Because bouillon products contain large amounts of salt, the product is preserved.  However, over time, the taste of the bouillon could be altered.  If storing bouillon cubes, it would be best repackage them using a food sealer or sealed in mylar bags.

Uses: flavoring dishes

  1. Powdered milk

Powdered milk can last indefinitely, however, it is advised to prolong it’s shelf life by either repackaging it for longer term storage, or placing it in the freezer.  If the powdered milk developes an odor or has turned a yellowish tint, it’s time to discard.

Uses: beverage, dessert, ingredient for certain breads, addition to soup and baked goods.

 

Chicken Flavored Rice Mix
4 cups long grain rice
1/4 cup chicken flavored instant dry bouillon granules
1 tsp. garlic salt
1 tsp. dried tarragon leaves
1 tsp. dried thyme leaves
2 tsp. dried parsley leaves
1/4 tsp. pepper
1 Tbsp. dried chopped onion

Mix all ingredients keep in an airtight container –
To Use – Mix 1 1/3 cups chicken rice mix and 2 cups cold water and 2 Tbsp. butter, bring to a boil in a medium saucepan over high heat. Cover pan and reduce heat to low, cook for about 20 min, until all liquid is absorbed. Makes 4-6 servings

http://foodstorageresource.blogspot.com/2012/01/make-your-own-rice-mixes.html

 

Beef Broccoli Stir-Fry

In a one Quart Wide mouth canning jar layer

  • 1 Cup Thrive Beef Chucks
  • 1/3 Cup of beef Stir fry mix
  • 1 Cup Thrive Broccoli
  • 1/4 Cups Thrive FD Carrots
  • 2 Tablespoons Thrive FD onion
  • 1/2 Cup FD Bell Peppers

In a baggie place

1 cup Thrive instant Rice place on top of jar

Add oxygen absorber or vacuum seal the jar, date and label.

Beef Stir Fry Seasoning mix

1/4 cup beef bouillon

  • 3 Tablespoons corn starch
  • 2 Tablespoons sugar
  • 2 Tablespoons dry minced onion
  • 1 Tablespoon Dry soy sauce powder
  • 2 teaspoons dried parsley
  • 3/4 teaspoon ground ginger
  • 1/4 teaspoon crushed red peppers

 

To Make

  • Add 4 cups of water to a skillet . Take out the baggie of rice and set a side. add jar meal to the water and let set for 10 to 15 mins simmer on low for 20 to 25 mins. after starting the jar meal cook the rice in a separate pot… after the rice is done server jar meal over rice.

http://rainydayfoodstorage.blogspot.com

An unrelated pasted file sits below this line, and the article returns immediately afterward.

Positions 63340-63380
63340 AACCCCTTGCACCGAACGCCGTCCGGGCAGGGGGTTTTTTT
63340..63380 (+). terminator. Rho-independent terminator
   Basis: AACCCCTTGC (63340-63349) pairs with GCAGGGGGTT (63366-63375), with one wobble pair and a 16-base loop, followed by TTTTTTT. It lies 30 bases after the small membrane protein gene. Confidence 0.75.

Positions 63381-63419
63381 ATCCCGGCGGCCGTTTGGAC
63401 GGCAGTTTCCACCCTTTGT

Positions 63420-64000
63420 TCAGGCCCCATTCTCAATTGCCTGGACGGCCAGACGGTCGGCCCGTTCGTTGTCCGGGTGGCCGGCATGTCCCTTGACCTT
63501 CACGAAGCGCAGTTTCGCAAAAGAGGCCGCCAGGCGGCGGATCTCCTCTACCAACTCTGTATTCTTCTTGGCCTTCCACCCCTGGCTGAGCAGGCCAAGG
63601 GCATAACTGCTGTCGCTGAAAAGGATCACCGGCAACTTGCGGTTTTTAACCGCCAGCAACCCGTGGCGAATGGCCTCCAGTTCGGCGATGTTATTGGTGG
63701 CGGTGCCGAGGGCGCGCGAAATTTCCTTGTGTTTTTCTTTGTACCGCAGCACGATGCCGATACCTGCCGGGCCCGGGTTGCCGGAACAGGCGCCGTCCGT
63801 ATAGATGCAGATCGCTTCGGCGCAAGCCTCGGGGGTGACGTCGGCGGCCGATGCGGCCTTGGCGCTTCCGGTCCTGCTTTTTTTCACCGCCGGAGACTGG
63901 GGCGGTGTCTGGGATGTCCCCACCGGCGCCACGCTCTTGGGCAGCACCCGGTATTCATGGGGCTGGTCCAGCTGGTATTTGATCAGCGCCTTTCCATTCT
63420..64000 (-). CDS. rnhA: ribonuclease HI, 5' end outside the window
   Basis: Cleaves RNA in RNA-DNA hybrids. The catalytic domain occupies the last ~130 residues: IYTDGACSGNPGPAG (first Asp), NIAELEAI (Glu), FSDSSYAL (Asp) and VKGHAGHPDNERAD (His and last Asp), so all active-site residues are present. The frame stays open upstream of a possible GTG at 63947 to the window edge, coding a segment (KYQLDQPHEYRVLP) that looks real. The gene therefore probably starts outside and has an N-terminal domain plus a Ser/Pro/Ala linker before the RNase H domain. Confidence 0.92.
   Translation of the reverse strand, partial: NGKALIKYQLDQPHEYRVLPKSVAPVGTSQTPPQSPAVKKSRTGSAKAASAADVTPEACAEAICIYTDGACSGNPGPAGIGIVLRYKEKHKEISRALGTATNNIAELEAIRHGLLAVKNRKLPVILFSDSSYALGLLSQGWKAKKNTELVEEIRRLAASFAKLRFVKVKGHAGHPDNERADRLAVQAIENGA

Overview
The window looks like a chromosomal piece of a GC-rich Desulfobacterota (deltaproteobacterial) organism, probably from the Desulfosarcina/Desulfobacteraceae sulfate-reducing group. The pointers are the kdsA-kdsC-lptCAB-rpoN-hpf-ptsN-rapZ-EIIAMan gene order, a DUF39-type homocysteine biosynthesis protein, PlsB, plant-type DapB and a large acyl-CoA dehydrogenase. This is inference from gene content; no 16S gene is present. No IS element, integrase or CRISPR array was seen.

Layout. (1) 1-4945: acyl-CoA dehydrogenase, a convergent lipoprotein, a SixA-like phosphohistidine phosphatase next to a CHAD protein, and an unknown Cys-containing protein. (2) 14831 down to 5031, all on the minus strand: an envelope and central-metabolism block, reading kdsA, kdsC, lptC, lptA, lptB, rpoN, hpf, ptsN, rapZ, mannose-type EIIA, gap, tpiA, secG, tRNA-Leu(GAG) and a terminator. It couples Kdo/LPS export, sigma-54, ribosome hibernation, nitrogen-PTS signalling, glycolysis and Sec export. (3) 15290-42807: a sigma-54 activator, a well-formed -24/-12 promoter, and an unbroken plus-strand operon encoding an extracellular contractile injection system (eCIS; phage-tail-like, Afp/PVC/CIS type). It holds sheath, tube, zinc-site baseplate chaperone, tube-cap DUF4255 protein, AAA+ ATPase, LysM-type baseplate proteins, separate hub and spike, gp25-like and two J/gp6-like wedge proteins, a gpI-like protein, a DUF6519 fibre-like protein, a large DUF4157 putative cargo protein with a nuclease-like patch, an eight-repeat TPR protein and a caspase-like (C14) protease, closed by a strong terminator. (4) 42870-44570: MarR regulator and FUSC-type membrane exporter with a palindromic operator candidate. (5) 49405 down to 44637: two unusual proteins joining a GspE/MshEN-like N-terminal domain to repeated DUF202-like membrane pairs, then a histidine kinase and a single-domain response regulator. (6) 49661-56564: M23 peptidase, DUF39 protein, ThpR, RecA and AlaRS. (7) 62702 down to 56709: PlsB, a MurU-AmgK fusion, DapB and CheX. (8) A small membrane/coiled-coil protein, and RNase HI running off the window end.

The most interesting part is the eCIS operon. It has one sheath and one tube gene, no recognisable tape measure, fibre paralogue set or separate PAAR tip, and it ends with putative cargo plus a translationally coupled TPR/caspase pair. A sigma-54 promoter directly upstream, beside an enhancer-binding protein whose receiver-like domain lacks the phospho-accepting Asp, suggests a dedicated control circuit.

For Sale this week – 2/22/2017

 

 

Looking for Goat Milk Soap – Visit the Hazel Nook on Road 2 North in Chino Valley. They carry all of our soaps and other AMAZING gifts. 

www.facebook.com/thehazelnook

———————————————-

We are changing out our Nubian Dairy Goat bloodline and are looking for a new home for our amazing buck, Declan. He is a proven breeder, giving us 11 babies so far this season with 14 more does pregnant this season from him. (He gave over 40 last season for his first breeding year.) He does throw spotted babies (75% born so far this season have moon spots.)

He comes from a CL/CAE clean herd but can be retested this season for the right buyer.

He is (human) kid friendly and comes from a homstead full of 4H kids. 6+ of his babies will be shown at the Yavapai County expo this year.

 

  •  We always have goat milk soap available! Give us a call!

 

 

 

We are moving some of our breeding rabbit stock around for our 4H kids and have a few available for sale. All have been handled.

Smoky(doe – possibly bred – due March 5)
Flint (buck) – Full Calico Rhinelanders (siblings 1 year old)

Midnight (black New Zealand Buck – 2 years old )

Fergus (broken New Zealand Buck – 2-1/2 years old – GREAT BREEDER)

Dots (broken New Zealand 2-1/2 years old)

Luna (Black New Zealand – about 2 years old) possibly bred – due March 5

White Socks (lion head/ New Zealand mix – skin tag on nose from injury, not birth defect) possibly bred – due March 5

$15 each

Creating your own firestarters – Oathkeepers Preparedness Class

Learning different techniques to get that heat and/or cooking first started can be a matter of life and death. Here are a few tricks for fire-starters to get you started on some survival knowledge. These work great too in your own fireplace, wood stove, manual pellet stoves or your outdoor fire pit. (We use a few of these at our house too!) Many are great to keep in your camping and 72 hour bags as well.

We also get a chance to show you a simple and effective room heater to use ONLY in an emergency (we have heated up our greenhouse in the dead of winter with it until we got a Chiminea to help with the colder norther Arizona winters.)

Having reliable DIY fire starters nearby will spare you from many headaches down the road.

 Posted by Ryan Lisson – January 9, 2015   

http://www.wideopenspaces.com/make-easy-diy-fire-starters-home-woods/

It doesn’t matter if you’re in the great outdoors, your fenced-in backyard, or sitting next to your cozy living room fireplace, a quality DIY fire starter is just nice to have. As a rule of thumb, you should know how to start a fire without one. (You do, don’t you?) If not, you should learn soon as it’s just ahead of tying knots when it comes to necessary outdoor skills.

But there are situations when you’re short on time, or the kindling is a little damp, or you just plain want an easy way out (no judgment here). Or perhaps you don’t get outdoors much and don’t want to embarrass yourself by committing all kinds of camping blunders.